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Tuesday, April 29, 2008

Get off the juice

Gas is $3.65/gallon around many parts of the metro, and even higher in other parts of the country. As a result people are starting to combine trips, rethink purchasing that Hummer, and are generally looking for ways to cut their consumption - which is great.

At the same time politicians in DC are doing what they do best which is pretending as if they care about reducing our dependence on foreign oil. $3.59 sounds like a lot, but in reality it is still not high enough to cover the costs of maintaining our beloved road system. State DOTs, across the country, are going bankrupt and the feds are going to be hitting the red very soon.

The rise in prices is simply going to the foreign nations that are providing us the drug that fuels our addiction. At the same time our infrastructure is literally crumbling and we seem to have no backup strategy as to how to deal with modest gas prices (when compared to other developed nations at least).

So what's an average citizen to do with these soaring gas prices and miserable economy? The answer is not pawning off your gold to pay for more gas. I would suggest moving closer to where you work, riding Metro (if possible), or carpool. These are all obvious solutions, but it seems that the location one gets overlooked quite a bit and is the one that can/will make the biggest impact.

Given that most people in this region work either Downtown or Uptown, I would suggest moving into the City of Cincinnati. Crime has been dramatically reduced over the past few years, Cincinnati Public Schools are poised to be ranked as 'Effective' (comparable to most suburban school districts), and there are numerous tax abatements available to avoid property taxes entirely in some cases up to 20 years...and you could save a lot money on your commuting costs.

Transit Options for Cincy:
Cincinnati Streetcar
Light Rail Now


Cincinnati NAMjA said...

Great plug for Downtown!

5chw4r7z said...

The more people who move to the city the less crime there will be. More eyes on the street as it were.
How about all the people on the news complaining about gas prices? Do they think there is actually someone who can make a decision and lower the price?
We're going to see $7 a gallon prices here in the next three years I bet.

columbus exile said...

Here's a fun game for everyone.

How high will gas have to be per gallon for people to start fleeing the suberbs and returning to the city?

How high for a total reversal of the suberban sprawl we have seen for the last 30 years? I think we'll hit that magic number sooner then most think.

Jason said...

Great post! I couldn't agree more. I'd like to think that there are more and more people thinking like this now. This is a big part of the reason my wife and I are moving to OTR. We're hoping to get rid of one of our cars. I plan on using a bicycle and the buses to get to and from my uptown job. Once the streetcars are built we'll be able to get rid of both of our cars.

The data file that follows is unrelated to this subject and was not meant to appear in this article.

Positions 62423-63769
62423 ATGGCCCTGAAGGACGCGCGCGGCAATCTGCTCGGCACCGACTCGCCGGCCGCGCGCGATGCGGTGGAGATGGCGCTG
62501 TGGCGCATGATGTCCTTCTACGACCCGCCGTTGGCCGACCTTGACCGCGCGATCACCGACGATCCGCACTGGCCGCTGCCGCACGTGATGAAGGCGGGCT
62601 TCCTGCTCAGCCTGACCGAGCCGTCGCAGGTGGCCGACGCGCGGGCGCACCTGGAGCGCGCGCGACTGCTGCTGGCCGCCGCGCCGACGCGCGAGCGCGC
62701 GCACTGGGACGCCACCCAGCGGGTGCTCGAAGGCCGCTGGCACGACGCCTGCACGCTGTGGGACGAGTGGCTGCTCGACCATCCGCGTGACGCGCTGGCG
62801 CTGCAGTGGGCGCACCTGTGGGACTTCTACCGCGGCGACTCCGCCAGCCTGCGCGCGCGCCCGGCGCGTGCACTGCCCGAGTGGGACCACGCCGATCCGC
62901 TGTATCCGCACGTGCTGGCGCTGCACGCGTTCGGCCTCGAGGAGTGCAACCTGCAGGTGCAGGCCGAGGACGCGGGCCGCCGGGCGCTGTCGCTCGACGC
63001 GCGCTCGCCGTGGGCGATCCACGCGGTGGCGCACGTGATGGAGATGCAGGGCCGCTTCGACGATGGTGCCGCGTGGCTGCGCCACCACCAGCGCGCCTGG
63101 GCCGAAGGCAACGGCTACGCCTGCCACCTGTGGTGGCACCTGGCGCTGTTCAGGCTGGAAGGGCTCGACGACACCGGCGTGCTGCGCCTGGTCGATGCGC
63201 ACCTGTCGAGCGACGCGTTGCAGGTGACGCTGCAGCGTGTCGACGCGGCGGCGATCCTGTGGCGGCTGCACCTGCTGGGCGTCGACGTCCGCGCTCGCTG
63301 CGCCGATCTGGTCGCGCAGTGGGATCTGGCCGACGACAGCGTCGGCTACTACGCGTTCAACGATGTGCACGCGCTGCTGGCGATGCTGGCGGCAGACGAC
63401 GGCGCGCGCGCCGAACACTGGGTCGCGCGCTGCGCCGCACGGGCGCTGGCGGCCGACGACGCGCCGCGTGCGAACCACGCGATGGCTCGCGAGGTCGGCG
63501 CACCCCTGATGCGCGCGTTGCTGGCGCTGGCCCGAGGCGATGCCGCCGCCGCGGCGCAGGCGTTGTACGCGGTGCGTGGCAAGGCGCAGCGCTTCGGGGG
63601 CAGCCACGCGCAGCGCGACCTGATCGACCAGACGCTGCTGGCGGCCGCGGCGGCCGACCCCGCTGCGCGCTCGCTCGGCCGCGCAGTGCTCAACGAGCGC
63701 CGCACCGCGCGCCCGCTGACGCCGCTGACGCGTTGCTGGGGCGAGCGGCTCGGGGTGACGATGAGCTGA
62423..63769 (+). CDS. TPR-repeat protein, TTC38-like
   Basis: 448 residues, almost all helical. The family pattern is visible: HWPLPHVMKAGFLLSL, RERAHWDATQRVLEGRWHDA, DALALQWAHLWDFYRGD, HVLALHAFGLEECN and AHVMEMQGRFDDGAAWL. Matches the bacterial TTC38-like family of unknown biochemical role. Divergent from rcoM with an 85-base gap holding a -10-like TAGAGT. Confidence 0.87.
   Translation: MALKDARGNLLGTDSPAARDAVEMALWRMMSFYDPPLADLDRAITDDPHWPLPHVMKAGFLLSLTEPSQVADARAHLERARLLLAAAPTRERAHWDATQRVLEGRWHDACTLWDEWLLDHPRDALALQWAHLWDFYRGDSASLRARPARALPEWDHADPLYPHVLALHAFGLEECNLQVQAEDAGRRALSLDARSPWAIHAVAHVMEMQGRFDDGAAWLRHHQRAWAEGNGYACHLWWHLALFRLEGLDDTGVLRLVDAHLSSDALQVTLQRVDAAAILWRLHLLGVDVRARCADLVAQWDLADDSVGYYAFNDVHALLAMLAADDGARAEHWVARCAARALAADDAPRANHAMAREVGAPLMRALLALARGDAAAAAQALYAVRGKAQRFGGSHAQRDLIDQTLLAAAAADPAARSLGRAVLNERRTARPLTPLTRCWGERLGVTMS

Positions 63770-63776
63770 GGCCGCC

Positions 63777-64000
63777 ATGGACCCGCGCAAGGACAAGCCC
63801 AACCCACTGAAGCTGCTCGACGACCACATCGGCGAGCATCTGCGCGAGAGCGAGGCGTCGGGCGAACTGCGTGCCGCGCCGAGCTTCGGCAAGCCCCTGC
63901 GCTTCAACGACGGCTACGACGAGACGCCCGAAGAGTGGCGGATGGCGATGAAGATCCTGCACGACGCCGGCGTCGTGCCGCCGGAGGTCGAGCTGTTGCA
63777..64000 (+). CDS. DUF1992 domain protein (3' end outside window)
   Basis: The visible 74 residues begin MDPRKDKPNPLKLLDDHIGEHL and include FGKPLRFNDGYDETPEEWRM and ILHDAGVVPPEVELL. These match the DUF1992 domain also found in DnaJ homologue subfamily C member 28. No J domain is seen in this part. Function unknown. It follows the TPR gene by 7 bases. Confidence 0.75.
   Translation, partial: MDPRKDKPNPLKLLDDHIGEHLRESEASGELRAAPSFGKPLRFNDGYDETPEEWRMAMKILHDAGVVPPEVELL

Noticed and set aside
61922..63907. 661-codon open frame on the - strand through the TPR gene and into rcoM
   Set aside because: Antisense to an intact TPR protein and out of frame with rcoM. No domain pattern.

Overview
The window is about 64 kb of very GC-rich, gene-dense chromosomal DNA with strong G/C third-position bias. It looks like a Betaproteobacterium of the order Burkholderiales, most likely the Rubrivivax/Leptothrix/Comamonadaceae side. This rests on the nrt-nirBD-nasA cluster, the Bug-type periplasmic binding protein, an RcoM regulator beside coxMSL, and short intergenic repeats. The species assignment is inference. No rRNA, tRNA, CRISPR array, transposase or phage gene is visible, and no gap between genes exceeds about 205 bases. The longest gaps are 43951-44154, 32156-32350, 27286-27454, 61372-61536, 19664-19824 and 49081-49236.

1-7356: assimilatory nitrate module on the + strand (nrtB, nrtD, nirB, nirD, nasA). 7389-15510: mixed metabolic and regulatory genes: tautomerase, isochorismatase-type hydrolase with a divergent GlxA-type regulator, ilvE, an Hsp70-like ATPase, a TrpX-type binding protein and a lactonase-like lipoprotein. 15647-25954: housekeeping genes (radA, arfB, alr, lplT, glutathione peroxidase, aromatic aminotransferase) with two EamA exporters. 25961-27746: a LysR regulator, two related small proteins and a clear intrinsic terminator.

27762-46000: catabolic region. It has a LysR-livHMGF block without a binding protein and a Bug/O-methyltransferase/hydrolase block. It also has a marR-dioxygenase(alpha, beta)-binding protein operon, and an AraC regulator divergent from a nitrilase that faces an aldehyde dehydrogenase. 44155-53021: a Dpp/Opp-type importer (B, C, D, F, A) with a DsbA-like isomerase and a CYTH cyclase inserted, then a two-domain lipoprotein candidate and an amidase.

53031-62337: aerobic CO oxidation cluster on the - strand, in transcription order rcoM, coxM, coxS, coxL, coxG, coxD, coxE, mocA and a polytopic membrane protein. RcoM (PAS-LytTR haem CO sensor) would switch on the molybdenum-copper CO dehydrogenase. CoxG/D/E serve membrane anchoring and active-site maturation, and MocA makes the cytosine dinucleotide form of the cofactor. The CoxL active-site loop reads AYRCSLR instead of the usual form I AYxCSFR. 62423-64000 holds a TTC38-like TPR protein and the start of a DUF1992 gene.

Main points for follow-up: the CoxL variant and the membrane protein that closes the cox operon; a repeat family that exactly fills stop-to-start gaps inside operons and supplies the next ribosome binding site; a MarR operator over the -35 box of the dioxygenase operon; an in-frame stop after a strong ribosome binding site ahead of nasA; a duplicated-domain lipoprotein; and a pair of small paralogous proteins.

Anonymous said...

As a streetcar supporter, I love seeing gas prices rise. This might just encourage the nay-sayers to begin to see the value in public transportation. Maybe.

Jimmy_James said...

I agree with everything said here for the most part. If this trend continues, it should reverse the trend of suburban sprawl. I just feel bad for people living in rural areas. One of my uncles owns a farm out in the middle of nowhere. He can't even get reliable delivery of newspapers, it's so remote. So he has to drive into town if he wants a paper, a trip which now costs him $3, not including the paper itself. As he isn't computer savvy, reading online isn't an option. As someone who loves the city, I'm excited for what this means for the future of urban areas. I'm just going to feel bad for people who live in truly rural areas if gas goes up to $7 or $10 a gallon.

Brianne said...

Excellent post!

I read recently that a study showed gas would have to hit $5 and stay there for a few months before the majority of Americans feel compelled to change their ways. Best way to change people's minds in the meantime?

Peer pressure.

It will come as no surprise that most people will do something if someone else they know is doing it. Heck, that's why I joined Jazzercise back in the day. ;)

Tell your friends, talk to your neighbor, start a friendly conversation with the guy in the Rover in your parking garage about gas prices. Maybe that will help the change start rolling.

Quimbob said...

On the news last night, they interviewed people at gas stations about the idea of cutting fuel taxes. The only person who said he would rather pay the taxes and keep the roads (and his car) in good shape was a swarthy, accented foreign devil.
I couldn't get over the sense of entitlement the "True Blue Americans" had.
They seemed clueless as to how things get paid for and how U.S. inflationary monetary policy has a more significant role in rising fuel prices than taxes.
You are absolutely right about the location thing but it has a big snag. People change jobs so often, nowadays, that keeping a home close to your job can be almost like a game of cat and mouse. Add kids in school and it gets even more problematic.

CityKin said...

Quim; The best is to locat near lots of thing you do, not just near your work. I currently must commute, but there are lots of potential new jobs for me nearby.

Also regarding schools: one advantage of the magnet school program at CPS is that no matter where you live in the city, you children can continue at the same school. In fact, you could move out of the city and continue, but then you would have to pay tuition.

Amber said...

I live downtown but work in Forest Park. One thing I have talked to my boss about is telecommuting from home a couple of days a week. Trust me we are all safer if I am not on the roads! :)

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